The battle of the sexes is a complex and nuanced debate with seemingly no end in sight. There are studies upon studies trying to understand cognitive differences between men and women. Is it nature or nurture? When it comes to differences in cognitive ability people have very strong feelings and debate can quickly devolve into accusations of sexism or denial of human nature.
One of the most famous concepts to explain differential performance between men and women is “Stereotype threat.” This theory states an individual’s awareness of a negative stereotype influences their performance in a self-fulfilling cycle due to anxiety and self-consciousness. This was originally proposed for African Americans and intelligence test performance and later documented for women and math scores.
In a groundbreaking study, Tom Stafford, puts this theory to the test in his article, Female chess players outperform expectations when playing men. Chess provides an excellent testing ground for this theory. The skill required is cognitive capacity, planning, and reason, not motor skills or strength. Chess also has the advantage that players are rated using the Elo system which provides an objective measure of a player’s skill level. Finally, Staford is able to look at over 5.5 million games around the globe in a real world environment instead of the lab.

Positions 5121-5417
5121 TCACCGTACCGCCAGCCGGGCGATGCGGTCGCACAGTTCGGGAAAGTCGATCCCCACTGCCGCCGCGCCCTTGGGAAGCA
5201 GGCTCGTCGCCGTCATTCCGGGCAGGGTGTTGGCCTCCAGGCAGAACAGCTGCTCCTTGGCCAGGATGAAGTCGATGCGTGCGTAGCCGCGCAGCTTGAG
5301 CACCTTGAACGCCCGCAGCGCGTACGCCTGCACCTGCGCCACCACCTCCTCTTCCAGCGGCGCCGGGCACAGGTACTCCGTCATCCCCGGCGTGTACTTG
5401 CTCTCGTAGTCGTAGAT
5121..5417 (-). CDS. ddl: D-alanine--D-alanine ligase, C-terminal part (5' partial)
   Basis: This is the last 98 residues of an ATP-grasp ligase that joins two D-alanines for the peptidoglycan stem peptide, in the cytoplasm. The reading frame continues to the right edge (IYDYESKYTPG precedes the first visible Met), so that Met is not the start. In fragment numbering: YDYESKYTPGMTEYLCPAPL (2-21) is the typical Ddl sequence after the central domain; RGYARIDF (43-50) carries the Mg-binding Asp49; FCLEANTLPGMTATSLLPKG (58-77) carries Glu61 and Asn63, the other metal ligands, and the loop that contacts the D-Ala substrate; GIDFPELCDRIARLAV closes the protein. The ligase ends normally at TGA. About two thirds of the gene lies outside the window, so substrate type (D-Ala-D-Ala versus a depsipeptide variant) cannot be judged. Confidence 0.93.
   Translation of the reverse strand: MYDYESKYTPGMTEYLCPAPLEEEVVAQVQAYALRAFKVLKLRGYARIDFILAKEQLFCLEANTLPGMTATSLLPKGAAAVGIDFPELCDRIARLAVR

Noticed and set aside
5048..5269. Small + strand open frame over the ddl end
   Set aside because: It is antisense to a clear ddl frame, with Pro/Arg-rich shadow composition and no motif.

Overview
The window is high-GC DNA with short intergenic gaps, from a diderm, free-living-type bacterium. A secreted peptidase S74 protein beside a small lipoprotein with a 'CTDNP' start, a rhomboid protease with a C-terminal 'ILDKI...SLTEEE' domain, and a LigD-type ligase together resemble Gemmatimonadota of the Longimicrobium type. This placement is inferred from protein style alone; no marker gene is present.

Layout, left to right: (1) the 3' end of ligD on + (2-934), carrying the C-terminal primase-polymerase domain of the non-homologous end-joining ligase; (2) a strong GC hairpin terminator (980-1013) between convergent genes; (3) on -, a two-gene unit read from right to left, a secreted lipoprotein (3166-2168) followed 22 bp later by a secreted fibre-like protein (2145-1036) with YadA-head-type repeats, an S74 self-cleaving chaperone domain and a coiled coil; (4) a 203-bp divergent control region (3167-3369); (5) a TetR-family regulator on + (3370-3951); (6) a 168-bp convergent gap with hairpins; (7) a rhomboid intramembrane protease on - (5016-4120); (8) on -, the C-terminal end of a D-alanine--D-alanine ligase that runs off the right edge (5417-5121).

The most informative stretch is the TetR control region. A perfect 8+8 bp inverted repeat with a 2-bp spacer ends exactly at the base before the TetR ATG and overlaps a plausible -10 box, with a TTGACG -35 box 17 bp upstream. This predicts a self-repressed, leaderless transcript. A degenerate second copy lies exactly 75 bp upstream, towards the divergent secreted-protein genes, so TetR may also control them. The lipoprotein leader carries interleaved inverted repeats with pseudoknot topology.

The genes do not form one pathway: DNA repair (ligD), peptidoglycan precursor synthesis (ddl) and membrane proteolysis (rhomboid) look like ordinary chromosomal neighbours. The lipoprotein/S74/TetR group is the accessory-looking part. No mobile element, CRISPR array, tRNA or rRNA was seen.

To investigate the possibility of stereotype threat, I compared women’s performance when playing against a man, and when playing against another woman, to the expected outcome from when a man plays against a man. And yet the data showed that whether playing a stronger, matched or weaker player, women performed better when playing a man than they did a woman. In other words, the data revealed exactly the opposite pattern of performance as predicted by the concept of stereotype threat.
So what is the explanation for this “reverse stereotype threat?” Perhaps in domains where women are skilled and self-confident, anticipating a stereotype-related challenge actually sharpens their focus to buckle down. Or, says Stafford, maybe it’s an issue of male under-performance, whether “male underestimation of female opponents, misplaced chivalry, or ‘choking’ due the ego-threat of being beaten by a women.”
This is one of the first papers to examine stereotype threat using big data in the real world environment. Importantly, it demonstrates that factors influencing performance are more nuanced and complex than often portrayed with smaller studies looking at performance differences between men and women.
Female chess players outperform expectations when playing men
Working Paper, 2017